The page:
BALI, INDONESIA “Traveling is definitely more fun when I have my sketchbook with me,” says Penang-born artist Ch’ng Kiah Kiean, best known for his graphite drawings of George Town’s old
streetscapes. “Sketching brings me closer to the places that I visit, and leaves me with indelible memories that are far more personal than images recorded through a camera. As with these three
scenes from Bali, which I sketched during a trip to the island last July, I look for scenic locations where I can also interact with locals and listen to their stories. People teach me more about a place than any amount of observation can, and the Balinese are among the most genuine and hospitable people that I have met on my journeys, with a vibrant spiritual culture to match. Bali also happens to be incredibly picturesque, whether amid the shimmering rice terraces of the highlands or down on a temple-studded beach. I can’t wait to return—and when I do, I’ll be sure to have my sketching tools
along. They are as important to me as my passport.”
From top: The venerable sea temple of Tanah Lot is one of Bali’s most popular sights; Mount Batur, an active volcano in the Balinese highlands that rises above the largest crater lake on the island; the picturesque rice terraces of Ceking village, near Ubud.
The Art of Urban Sketching is both a comprehensive guide and a showcase of location drawings by artists around the world who draw the cities where they live and travel. This beautiful, 320-page volume explains urban sketching within the context of a long historical tradition and how it is being practiced today. It includes profiles of leading practitioners, a discussion of the benefits of working in this art form, and shows how one can participate and experience it through modern-day social networks and online activity.
The book is illustrated with over 600 beautiful, contemporary illustrations, and includes artists’ profiles and extended captions where these urban sketchers share their stories, how they work, sketching tips, and the tools behind each drawing. With sketches and observations from more than 50 cities in more than 30 countries, the book offers a visually arresting, storytelling take on urban life from different cultures and artistic styles, as well as insight into various drawing techniques and mediums.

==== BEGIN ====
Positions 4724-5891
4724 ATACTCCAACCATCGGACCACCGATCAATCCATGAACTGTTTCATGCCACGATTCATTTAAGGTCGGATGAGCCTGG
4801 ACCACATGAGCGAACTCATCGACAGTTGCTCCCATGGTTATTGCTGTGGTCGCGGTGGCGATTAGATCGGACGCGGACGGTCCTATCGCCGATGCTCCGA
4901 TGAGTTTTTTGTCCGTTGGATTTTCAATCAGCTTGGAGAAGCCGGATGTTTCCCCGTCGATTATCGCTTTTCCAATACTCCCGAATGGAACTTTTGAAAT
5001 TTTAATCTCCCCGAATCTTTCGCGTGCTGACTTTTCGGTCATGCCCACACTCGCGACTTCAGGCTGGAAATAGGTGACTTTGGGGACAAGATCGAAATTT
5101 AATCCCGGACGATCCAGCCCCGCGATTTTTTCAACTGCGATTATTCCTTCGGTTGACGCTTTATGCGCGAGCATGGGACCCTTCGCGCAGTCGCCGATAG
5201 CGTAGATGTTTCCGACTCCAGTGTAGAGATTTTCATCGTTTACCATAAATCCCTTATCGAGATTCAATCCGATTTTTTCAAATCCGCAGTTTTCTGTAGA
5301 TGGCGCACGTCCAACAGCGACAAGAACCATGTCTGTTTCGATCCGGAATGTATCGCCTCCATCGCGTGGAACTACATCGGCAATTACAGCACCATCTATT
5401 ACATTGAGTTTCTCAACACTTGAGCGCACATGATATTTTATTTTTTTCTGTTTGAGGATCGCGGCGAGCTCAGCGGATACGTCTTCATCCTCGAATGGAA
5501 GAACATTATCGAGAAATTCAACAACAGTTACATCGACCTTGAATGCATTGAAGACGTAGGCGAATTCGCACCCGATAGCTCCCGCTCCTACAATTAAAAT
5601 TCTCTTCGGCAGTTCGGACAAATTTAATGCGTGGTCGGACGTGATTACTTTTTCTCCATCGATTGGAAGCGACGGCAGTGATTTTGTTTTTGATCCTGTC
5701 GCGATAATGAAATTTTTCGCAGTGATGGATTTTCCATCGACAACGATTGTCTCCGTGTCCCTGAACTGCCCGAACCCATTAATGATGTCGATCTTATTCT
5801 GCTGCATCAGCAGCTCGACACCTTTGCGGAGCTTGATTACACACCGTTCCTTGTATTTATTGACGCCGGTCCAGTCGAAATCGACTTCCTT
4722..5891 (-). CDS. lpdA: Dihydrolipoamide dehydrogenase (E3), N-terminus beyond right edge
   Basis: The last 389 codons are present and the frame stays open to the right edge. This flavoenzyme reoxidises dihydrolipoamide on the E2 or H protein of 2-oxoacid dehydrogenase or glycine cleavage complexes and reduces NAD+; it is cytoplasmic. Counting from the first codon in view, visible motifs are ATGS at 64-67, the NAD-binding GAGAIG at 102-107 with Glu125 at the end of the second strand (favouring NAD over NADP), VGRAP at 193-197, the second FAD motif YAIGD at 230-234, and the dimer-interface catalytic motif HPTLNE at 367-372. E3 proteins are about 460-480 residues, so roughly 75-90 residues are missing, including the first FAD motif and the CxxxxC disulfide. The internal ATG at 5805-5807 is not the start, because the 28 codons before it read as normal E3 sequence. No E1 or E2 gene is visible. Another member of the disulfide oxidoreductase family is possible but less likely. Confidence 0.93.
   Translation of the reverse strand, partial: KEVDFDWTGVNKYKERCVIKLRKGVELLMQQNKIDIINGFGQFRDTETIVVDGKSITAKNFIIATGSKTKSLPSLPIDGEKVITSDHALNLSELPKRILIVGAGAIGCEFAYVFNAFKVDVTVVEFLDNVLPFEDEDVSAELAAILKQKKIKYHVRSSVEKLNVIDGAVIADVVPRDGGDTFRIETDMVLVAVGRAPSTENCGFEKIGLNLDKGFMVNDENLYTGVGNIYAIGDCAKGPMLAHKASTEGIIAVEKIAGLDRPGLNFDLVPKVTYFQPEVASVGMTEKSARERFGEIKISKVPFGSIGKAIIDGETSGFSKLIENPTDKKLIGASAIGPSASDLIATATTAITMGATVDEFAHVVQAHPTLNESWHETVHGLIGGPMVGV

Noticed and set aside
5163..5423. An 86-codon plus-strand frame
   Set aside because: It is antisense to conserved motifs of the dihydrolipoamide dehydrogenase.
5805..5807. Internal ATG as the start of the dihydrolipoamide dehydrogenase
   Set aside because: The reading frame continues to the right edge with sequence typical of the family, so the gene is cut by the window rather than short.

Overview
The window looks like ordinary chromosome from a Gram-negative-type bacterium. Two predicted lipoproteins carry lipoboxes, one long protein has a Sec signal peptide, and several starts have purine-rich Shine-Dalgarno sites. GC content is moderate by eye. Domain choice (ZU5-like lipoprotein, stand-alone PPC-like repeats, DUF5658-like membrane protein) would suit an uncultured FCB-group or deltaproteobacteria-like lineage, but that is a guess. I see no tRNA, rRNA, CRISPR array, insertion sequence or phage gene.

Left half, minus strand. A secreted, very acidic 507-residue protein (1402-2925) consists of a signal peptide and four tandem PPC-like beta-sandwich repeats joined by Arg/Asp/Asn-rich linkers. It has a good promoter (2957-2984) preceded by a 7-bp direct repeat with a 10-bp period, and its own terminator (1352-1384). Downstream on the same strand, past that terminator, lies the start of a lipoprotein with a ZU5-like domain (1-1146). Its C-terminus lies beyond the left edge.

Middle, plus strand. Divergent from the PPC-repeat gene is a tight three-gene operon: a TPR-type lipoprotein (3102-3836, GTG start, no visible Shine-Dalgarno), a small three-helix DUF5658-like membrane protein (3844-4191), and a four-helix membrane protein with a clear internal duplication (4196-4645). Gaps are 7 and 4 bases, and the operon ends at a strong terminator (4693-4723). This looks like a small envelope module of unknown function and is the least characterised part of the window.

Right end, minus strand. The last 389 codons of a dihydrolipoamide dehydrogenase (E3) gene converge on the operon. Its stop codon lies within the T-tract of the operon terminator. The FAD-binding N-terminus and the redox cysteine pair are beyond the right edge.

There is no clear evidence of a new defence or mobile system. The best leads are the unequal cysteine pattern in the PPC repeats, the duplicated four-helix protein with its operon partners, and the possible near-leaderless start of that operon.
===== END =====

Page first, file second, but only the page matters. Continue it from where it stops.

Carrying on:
About the author
Gabriel Campanario is a staff artist at The Seattle Times and the founder of Urban Sketchers, a nonprofit organization dedicated to fostering the art of on-location drawing. Campanario’s newspaper column, Seattle Sketcher, was recently awarded first place for blog writing in “The Best of the West” journalism contest. The blog and weekly print column, which combine location sketches and written stories, have quickly become popular in the Seattle area, where Campanario has been featured in TV and radio appearances.
A native Spaniard, Campanario moved to the U.S. in 1998 and has lived near Seattle with his wife and two children since 2006. His journalism career spans two decades, working for newspapers in Barcelona, Lisbon, California, and Virginia. Campanario has a master’s degree in journalism from the University of Navarra in Pamplona, Spain.
Publisher: Quarry Books, an imprint of Rockport Publishers
Text: Sharon Cheah @ Art in the City
ONE can see him sketching away, a pencil or a twig in his left hand, on Sunday afternoons, usually in a shaded five foot walkway in the city named after Britain’s King George III. In the last few years, 37-year-old Ch’ng Kiah Kiean has made a name for himself as an urban sketcher and an artist of shapely lines as he immortalises George Town’s 18th and 19th century buildings – the core collection which is now bounded within an area listed under the World Heritage Site – on acid-free paper.
Ch’ng captures the elaborate outlines of Chinese clanhouses and Indian temples, the simpler silhouettes of the Straits Chinese shophouse, and eclectic details in facades in graphite and black Chinese ink – drawing them not as photo-perfect representations but with lively lines and exaggerated angles, infusing the buildings with personality and a joie de vivre.
In his second solo show, Line-line Journey, he spreads out from George Town to Bangkok and Macau, having been inspired by a global online sketching group called Urban Sketchers. He has also started sketching with twigs sharpened to variously-sized points, dipped into Chinese ink.
My favourite sketch, I think, is the one of Cheah Kongsi which he uses as the cover sketch of his catalogue/book for this exhibition. The quintessentially Chinese outline of the row of buildings in Armenian Street, seen from within the clanhouse’s administrative building, is like a glittering necklace worn against George Town’s skies.
Line-line Journey, 10-24 July, 12noon - 6pm, at Galeri Seni Mutiara, Lot No. 2 & 4, First Floor, The Whiteaways Arcade, Church Street, 10200 Penang
Find out more at: Art in the City